Focusing on Esther Summerson, a ward of John Jarndyce, the story traces Esther's romantic coming-of-age and, in classic Dickens style, the gradual revelation of long-buried secrets, all set against the foggy backdrop of the Court of Chancery. Mixing romance, mystery, comedy, and satire, to limn the suffering caused by the intricate inefficiency of the law.
Dear Mr Dickens,
Thank you for the submission of your manuscript 'Bleak House' to Simian and Shyster, America's Biggest and Best Books™. We are interested in your book, but feel that substantial changes will need to be made to make it fit our house style and to make it marketable. I list these changes below.
1. The title. This is puzzling. I don't think readers will see the relevance of the title to the rest of the text. Also, it is not grammatically correct, as it should be 'The Bleak House'. Popular titles for novels at the moment are rather longer and say a little bit more about the book. Suggestions based on titles which have proved popular recently might include 'Very Dirty and Terribly Important', or 'The Girl who Wondered Who She Was'. Please think about it.
2. The double narrative. I strongly recommend that you split these into two separate books. It should be quite easy to separate the two narratives, one of our interns could do it. Perhaps the Esther narrative could be published first, and then the other narrative later, as a second book? This would allow us to maximize our investment.
3. The prose style is far too overwrought and will not be popular with readers. To help you understand what I mean, I have notated the opening paragraph with suggestions for changes.
We've got a problem right here, as many of our readers will simply not know who or what or where London is. We suggest changing this to 'Milwaukee', as market research shows that this city is representative of our target audience.
Michaelmas Term lately over
Similarly, our readers will be asking, 'what is Michaelmas?' And 'term' is far too British. We suggest changing this to 'fall semester'.
and the Lord Chancellor sitting in Lincoln’s Inn Hall.
Again, simply too British. We suggest changing this to an American position of equivalence. Perhaps 'City Council Member'. Also, many readers will take exception to the association of Lincoln with an inn. Perhaps change this to the name of a President who is a bit more innocuous and likely to have been forgotten by most readers: Carter, perhaps?
Implacable November weather.
Can you change 'implacable'? I'm not sure our readers will know this word. Two syllable words maximum are best, as has been shown by market research many times. (If you hit F6 on your keyboard, you get a really useful thesaurus you can use to choose words more likely to be familiar to readers)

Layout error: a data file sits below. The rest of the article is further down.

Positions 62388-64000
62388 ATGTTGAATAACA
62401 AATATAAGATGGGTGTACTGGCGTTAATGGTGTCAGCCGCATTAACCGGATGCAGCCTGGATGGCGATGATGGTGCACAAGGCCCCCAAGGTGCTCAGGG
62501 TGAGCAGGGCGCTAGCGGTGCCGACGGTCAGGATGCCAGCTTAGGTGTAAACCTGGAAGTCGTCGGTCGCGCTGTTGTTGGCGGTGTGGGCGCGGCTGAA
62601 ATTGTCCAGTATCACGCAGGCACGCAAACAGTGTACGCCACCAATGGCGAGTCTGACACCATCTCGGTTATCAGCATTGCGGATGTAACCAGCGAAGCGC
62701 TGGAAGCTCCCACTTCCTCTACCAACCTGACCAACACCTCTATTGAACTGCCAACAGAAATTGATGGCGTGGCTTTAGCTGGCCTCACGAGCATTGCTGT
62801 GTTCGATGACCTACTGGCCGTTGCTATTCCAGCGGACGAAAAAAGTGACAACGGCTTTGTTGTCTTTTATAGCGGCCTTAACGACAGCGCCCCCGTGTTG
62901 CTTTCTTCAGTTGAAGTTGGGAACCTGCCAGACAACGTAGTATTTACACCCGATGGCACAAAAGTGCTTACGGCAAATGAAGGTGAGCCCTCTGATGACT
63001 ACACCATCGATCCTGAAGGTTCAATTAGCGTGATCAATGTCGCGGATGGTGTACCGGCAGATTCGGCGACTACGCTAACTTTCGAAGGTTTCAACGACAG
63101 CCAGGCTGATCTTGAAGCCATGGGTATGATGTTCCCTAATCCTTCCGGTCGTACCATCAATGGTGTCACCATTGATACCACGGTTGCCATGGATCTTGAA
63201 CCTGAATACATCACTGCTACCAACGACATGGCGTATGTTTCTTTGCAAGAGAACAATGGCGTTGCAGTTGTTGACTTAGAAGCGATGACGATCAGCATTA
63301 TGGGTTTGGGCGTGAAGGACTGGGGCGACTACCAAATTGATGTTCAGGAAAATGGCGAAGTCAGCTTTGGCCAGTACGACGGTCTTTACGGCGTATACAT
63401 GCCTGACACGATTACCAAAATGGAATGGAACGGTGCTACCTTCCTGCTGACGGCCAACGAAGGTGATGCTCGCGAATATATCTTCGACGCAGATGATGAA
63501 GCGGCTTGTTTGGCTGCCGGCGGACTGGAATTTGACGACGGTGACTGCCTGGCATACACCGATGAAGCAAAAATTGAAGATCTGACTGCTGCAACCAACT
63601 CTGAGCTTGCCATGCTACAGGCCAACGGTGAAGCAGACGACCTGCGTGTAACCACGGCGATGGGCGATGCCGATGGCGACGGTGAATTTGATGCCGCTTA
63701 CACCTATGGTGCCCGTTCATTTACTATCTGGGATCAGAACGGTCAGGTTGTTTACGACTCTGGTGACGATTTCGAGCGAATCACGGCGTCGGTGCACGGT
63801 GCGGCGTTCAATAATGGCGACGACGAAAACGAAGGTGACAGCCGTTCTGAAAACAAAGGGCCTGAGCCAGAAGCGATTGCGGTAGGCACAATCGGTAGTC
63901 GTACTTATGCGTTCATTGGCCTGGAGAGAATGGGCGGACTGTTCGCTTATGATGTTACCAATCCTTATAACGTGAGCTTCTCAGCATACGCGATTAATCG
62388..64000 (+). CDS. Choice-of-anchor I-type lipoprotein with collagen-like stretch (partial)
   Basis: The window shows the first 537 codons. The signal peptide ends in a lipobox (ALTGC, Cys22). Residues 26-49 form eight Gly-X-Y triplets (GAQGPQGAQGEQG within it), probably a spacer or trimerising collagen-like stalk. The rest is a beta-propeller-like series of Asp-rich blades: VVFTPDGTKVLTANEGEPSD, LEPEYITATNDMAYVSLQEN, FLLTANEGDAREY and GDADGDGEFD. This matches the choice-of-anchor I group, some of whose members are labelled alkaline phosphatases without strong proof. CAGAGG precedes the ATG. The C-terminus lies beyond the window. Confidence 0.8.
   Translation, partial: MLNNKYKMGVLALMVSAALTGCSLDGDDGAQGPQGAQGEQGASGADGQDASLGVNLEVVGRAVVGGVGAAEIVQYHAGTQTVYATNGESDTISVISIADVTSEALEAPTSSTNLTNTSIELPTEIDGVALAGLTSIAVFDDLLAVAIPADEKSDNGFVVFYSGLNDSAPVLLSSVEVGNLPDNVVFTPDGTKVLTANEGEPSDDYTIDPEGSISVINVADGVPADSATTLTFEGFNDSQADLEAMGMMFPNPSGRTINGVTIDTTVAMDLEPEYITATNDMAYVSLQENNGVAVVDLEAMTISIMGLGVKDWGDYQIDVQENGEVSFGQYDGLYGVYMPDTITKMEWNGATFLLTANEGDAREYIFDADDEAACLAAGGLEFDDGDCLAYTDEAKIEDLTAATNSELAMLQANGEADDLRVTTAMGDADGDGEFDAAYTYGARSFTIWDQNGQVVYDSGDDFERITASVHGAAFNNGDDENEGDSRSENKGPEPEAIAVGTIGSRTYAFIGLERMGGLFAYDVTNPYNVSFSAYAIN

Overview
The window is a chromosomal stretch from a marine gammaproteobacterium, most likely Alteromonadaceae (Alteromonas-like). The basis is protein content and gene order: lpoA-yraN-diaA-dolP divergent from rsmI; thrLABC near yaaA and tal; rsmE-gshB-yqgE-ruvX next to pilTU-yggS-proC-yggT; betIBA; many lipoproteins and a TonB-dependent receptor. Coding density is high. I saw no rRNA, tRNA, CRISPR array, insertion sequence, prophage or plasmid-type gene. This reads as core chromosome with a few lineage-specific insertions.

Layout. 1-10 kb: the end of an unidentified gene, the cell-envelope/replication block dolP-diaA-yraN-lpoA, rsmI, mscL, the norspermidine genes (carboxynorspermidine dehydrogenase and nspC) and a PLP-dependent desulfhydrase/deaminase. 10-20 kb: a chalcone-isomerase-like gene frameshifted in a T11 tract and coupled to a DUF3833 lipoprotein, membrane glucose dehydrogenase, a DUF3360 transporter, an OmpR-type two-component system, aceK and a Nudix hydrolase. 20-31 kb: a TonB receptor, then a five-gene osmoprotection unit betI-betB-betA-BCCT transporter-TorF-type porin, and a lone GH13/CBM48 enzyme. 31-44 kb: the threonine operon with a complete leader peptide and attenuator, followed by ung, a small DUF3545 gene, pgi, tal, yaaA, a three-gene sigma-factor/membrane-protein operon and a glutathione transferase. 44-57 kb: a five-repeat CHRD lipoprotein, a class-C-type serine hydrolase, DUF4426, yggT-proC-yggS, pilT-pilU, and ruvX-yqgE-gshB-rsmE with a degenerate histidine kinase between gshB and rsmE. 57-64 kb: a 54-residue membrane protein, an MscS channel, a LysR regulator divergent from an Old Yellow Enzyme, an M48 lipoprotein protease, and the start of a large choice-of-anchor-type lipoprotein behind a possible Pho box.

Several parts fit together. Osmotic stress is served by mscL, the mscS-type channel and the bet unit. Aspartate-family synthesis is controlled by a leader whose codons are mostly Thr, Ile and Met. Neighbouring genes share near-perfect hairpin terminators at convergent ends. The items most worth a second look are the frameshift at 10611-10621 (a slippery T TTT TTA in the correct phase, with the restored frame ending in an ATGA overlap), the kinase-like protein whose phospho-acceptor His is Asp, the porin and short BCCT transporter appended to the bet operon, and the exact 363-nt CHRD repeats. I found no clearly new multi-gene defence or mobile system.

As much mud in the streets as if the waters had
Here at Simian and Shyster we pride ourselves on keeping metaphors out of our writers' work. Now, as this whole passage is one extended metaphor, getting rid of it will mean extensive rewriting. Mmm. In fact, come to think of it, the whole book is an extended metaphor isn't it? I'll check with our marketing department about how to proceed on this, and get back to you.
but newly retired from the face of the earth,
'but newly retired' is not being accepted by my grammar checker, it suggests 'only recently retired'. Are you ok with that?
and it would not be wonderful
Readers will not understand this. Avoid this kind of implied negatives. Suggest: 'and it would be cool'
to meet a Megalosaurus,
'Megalosaurus' is simply far too long. Market research shows that the most popular pet in the Milwaukee area is a dog, and this also ties in with our Frequent Word Recognition Program ™, which has been very helpful in keeping more than 50% of our books in the NYT Bestseller list for longer than one week, and which also suggests 'dog' here.
forty feet long or so, waddling like an elephantine lizard
Oh dear, this is getting into a mixed metaphor isn't it. I suggest scrapping this altogether. Do try to keep your sentences as short as possible. Readers like to read short things.
up Holborn Hill.
'up' is far too strenuous. Market research shows that depictions of exertion or exercise fare badly with the Midwestern market. Readers there apparently feel guilty about their lifestyles if they read about exertion. I suggest 'down' the hill. Easier. Also, please use Google Earth to check if their really is such a street name in Milwaukee.
Smoke lowering down from chimney-pots, making a soft black drizzle, with flakes of soot in it as big as full-grown snow-flakes — gone into mourning, one might imagine, for the death of the sun.
This is showing as an 'incomplete fragment' on my grammar checker, so you will need to look at the grammar of this sentence. In fact, most of the manuscript shows up in red on my grammar checker, so you will really need to change your style. Avoid long sentences, and avoid complex sentences, compound ones are better. Here is an example of what I mean:
Smoke was lowering down from chimney-pots. It was making a soft black drizzle, and it had flakes of soot in it. These were as big as full-grown snow-flakes. A person watching (avoid 'one', it's so pretentious) might imagine that it had gone into mourning for the death of the sun.
The rest of the paragraph can simply be cut. You are merely adding more detail to reinforce your point, but actually you are not saying anything new. Readers will not understand it, and they will get tired of all the detail. The story does not move forward. Pace, pace, pace, keep it moving forward all the time, and keep your sentences as short as possible. Market research shows this is best.